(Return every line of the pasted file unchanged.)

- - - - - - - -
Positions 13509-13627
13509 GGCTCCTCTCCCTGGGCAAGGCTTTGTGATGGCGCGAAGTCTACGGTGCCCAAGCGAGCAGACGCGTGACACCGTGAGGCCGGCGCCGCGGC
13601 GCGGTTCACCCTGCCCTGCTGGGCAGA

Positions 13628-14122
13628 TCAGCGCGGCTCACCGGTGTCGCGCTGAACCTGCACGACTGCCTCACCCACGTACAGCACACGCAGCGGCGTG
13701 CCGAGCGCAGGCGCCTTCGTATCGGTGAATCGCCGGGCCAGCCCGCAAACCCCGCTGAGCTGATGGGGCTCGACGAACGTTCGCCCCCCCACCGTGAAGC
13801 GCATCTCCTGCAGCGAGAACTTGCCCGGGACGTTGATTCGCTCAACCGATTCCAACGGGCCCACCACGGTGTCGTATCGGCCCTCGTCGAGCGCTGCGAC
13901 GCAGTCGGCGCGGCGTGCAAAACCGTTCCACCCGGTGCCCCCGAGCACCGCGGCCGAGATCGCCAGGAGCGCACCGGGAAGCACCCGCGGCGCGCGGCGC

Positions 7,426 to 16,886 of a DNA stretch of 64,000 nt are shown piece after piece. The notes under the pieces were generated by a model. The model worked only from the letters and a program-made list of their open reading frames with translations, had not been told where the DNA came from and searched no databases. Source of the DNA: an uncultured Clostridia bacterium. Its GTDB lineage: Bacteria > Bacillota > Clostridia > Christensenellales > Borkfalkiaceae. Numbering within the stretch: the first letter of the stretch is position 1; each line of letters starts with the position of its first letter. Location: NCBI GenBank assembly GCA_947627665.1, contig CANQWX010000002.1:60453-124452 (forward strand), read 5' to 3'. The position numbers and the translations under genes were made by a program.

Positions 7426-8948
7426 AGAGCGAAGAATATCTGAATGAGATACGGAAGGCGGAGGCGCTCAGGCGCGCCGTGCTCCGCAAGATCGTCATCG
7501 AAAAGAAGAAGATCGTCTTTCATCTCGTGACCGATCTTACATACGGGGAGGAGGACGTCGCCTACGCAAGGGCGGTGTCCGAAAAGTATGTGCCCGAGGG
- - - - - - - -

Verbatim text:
Positions 13509-13627
13509 GGCTCCTCTCCCTGGGCAAGGCTTTGTGATGGCGCGAAGTCTACGGTGCCCAAGCGAGCAGACGCGTGACACCGTGAGGCCGGCGCCGCGGC
13601 GCGGTTCACCCTGCCCTGCTGGGCAGA

Positions 13628-14122
13628 TCAGCGCGGCTCACCGGTGTCGCGCTGAACCTGCACGACTGCCTCACCCACGTACAGCACACGCAGCGGCGTG
13701 CCGAGCGCAGGCGCCTTCGTATCGGTGAATCGCCGGGCCAGCCCGCAAACCCCGCTGAGCTGATGGGGCTCGACGAACGTTCGCCCCCCCACCGTGAAGC
13801 GCATCTCCTGCAGCGAGAACTTGCCCGGGACGTTGATTCGCTCAACCGATTCCAACGGGCCCACCACGGTGTCGTATCGGCCCTCGTCGAGCGCTGCGAC
13901 GCAGTCGGCGCGGCGTGCAAAACCGTTCCACCCGGTGCCCCCGAGCACCGCGGCCGAGATCGCCAGGAGCGCACCGGGAAGCACCCGCGGCGCGCGGCGC

Positions 7,426 to 16,886 of a DNA stretch of 64,000 nt are shown piece after piece. The notes under the pieces were generated by a model. The model worked only from the letters and a program-made list of their open reading frames with translations, had not been told where the DNA came from and searched no databases. Source of the DNA: an uncultured Clostridia bacterium. Its GTDB lineage: Bacteria > Bacillota > Clostridia > Christensenellales > Borkfalkiaceae. Numbering within the stretch: the first letter of the stretch is position 1; each line of letters starts with the position of its first letter. Location: NCBI GenBank assembly GCA_947627665.1, contig CANQWX010000002.1:60453-124452 (forward strand), read 5' to 3'. The position numbers and the translations under genes were made by a program.

Positions 7426-8948
7426 AGAGCGAAGAATATCTGAATGAGATACGGAAGGCGGAGGCGCTCAGGCGCGCCGTGCTCCGCAAGATCGTCATCG
7501 AAAAGAAGAAGATCGTCTTTCATCTCGTGACCGATCTTACATACGGGGAGGAGGACGTCGCCTACGCAAGGGCGGTGTCCGAAAAGTATGTGCCCGAGGG